Bringing politics back to work
Is it right to bring politics into the workplace? it brings a backdrop of uncertainty and has implications of the different party policies for our businesses. What your people need now is clear communication about priorities.
By Virginia Merritt, Management Today Entrepreneur Weekly
With elections being discussed in the office less these days, bosses may be missing a trick in scenario planning…
It’s dominating the daily headlines, and is all we hear ever about on our news channels. Media owners love nothing better than chewing over the ins and outs and ifs and maybes in pre-election fever. But I am always struck that it’s not really a dominant topic of conversation in the workplace. You would hardly know that an election is happening from what people are talking about.
And yet it is providing a backdrop of added uncertainty, which is unsettling just as we are trying to pull people out of that ‘survival mentality’ and focus again on looking to the future. As leaders we need to communicate clearly and simply what the priorities are and what we are focused on, and be specific if there are any areas that are ‘on hold’ until we know the outcome of the election and the potential impact on our businesses.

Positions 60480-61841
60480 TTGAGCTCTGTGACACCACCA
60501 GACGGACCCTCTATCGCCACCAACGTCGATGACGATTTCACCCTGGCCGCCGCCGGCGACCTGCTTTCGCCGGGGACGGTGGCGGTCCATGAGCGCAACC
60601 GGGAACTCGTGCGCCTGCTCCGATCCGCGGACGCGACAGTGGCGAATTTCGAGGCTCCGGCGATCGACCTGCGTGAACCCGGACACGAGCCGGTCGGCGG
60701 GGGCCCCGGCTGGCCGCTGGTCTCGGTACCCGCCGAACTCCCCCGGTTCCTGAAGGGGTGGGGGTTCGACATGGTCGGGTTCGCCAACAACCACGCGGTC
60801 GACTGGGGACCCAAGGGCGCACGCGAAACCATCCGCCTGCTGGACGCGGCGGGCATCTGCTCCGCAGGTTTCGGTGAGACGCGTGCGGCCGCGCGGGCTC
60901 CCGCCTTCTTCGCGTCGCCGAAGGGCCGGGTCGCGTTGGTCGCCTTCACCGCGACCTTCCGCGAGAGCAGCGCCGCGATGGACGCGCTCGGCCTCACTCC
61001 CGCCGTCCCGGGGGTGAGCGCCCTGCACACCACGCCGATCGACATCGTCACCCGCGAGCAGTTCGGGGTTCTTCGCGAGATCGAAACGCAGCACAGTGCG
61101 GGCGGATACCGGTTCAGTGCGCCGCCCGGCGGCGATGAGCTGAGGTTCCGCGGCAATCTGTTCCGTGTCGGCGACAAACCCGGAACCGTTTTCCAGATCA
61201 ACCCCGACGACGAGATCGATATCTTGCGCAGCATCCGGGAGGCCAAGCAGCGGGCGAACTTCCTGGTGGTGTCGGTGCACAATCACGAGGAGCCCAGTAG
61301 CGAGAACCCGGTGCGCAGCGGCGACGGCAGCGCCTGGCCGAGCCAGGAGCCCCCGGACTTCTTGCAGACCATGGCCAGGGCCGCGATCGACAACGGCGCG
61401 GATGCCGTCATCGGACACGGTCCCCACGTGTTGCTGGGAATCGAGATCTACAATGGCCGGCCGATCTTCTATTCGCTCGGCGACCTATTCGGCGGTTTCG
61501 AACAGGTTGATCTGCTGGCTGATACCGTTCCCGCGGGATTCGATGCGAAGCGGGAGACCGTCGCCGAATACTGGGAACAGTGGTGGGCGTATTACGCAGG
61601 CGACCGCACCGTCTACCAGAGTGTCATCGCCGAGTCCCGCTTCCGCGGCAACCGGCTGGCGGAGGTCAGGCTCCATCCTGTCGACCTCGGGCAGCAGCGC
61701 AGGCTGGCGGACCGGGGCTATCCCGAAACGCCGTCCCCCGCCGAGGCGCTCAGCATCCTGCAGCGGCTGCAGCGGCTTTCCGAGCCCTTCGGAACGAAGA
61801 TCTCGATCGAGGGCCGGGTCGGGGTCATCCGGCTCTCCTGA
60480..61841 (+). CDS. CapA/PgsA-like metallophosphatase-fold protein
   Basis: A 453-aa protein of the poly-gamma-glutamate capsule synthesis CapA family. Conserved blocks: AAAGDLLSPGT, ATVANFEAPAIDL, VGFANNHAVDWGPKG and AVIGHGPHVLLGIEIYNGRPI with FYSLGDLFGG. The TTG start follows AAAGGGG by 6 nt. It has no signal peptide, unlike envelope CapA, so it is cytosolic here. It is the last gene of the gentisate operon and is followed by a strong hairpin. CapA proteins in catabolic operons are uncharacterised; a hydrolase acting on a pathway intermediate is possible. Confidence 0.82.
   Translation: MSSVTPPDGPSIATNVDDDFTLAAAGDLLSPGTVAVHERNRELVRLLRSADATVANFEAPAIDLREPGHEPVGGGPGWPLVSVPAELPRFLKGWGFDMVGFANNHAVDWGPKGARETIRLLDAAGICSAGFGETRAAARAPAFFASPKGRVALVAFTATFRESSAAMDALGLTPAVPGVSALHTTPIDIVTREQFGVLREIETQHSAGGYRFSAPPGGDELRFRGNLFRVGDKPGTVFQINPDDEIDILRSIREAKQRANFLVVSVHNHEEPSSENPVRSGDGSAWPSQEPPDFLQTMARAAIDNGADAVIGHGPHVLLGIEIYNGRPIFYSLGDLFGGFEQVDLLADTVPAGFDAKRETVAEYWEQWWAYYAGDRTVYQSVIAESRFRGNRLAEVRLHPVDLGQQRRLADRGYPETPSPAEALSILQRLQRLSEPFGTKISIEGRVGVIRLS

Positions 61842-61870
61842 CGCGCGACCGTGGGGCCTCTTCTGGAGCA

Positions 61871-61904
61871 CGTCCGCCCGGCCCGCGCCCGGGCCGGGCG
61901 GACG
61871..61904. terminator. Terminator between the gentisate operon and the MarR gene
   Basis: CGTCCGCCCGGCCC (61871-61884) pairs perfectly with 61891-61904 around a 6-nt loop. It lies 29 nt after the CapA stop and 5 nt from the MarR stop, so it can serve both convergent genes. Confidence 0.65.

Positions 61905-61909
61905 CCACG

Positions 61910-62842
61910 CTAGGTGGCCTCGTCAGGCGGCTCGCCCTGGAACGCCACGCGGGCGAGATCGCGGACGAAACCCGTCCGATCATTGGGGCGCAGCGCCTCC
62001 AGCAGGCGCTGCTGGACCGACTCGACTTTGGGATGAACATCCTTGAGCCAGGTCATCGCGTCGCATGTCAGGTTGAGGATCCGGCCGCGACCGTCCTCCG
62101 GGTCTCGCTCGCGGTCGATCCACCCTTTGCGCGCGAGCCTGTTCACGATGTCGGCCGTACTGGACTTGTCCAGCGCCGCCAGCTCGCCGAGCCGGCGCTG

But it also prompts the question – is it right to bring politics into the workplace? Does it exert undue influence or pressure given the theoretical wide array of choices that will face us on the polling slips? The other question is whether we should think about having open debates on the implications of the different party policies for our businesses…
This article is filed under: leadership, strategic communication